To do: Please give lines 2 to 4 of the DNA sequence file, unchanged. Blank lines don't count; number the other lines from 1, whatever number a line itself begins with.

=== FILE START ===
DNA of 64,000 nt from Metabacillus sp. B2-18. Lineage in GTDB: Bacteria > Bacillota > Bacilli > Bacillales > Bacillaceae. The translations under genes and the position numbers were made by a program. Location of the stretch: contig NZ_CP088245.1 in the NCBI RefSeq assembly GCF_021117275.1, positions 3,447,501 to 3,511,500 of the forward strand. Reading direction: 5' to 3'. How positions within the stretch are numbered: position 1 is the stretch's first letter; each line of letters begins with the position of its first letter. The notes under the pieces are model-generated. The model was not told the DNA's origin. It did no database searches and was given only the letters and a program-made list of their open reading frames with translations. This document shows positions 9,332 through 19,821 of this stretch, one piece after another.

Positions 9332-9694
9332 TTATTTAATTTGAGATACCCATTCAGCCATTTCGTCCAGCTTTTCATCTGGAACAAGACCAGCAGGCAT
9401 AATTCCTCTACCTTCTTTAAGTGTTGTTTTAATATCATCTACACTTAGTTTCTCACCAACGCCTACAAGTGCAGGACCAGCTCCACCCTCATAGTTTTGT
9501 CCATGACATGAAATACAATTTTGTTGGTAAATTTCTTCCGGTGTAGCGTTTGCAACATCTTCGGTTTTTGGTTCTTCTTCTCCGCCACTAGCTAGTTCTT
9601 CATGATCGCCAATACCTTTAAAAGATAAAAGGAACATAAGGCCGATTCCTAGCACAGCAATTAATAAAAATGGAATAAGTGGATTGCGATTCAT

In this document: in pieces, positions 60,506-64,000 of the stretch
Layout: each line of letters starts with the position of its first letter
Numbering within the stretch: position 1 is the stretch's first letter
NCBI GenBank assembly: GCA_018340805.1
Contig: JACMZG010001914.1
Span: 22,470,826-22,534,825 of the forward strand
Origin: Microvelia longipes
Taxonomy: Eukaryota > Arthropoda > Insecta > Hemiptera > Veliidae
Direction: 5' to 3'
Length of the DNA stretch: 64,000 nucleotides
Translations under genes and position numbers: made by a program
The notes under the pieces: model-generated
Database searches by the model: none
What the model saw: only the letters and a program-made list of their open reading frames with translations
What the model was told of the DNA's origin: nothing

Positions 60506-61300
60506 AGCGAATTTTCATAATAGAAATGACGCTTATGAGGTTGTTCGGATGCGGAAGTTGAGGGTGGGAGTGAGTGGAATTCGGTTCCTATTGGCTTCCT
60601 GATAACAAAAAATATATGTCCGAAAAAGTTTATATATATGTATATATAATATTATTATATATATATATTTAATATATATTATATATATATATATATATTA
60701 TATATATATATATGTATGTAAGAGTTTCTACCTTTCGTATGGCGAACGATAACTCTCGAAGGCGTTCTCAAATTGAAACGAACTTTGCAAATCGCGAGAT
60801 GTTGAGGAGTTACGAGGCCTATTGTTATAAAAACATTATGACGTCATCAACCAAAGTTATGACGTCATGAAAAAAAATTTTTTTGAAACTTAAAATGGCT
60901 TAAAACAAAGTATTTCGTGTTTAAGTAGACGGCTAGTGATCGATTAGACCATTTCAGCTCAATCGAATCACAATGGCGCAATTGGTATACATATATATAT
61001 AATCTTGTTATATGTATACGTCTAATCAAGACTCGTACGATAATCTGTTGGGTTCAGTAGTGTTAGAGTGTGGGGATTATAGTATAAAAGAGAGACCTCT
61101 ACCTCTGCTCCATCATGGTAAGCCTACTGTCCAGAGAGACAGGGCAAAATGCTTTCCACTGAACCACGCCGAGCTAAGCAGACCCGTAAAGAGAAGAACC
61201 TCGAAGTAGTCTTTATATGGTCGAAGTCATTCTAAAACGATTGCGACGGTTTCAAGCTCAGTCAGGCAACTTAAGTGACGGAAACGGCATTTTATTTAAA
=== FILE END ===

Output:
Positions 9332-9694
9332 TTATTTAATTTGAGATACCCATTCAGCCATTTCGTCCAGCTTTTCATCTGGAACAAGACCAGCAGGCAT
9401 AATTCCTCTACCTTCTTTAAGTGTTGTTTTAATATCATCTACACTTAGTTTCTCACCAACGCCTACAAGTGCAGGACCAGCTCCACCCTCATAGTTTTGT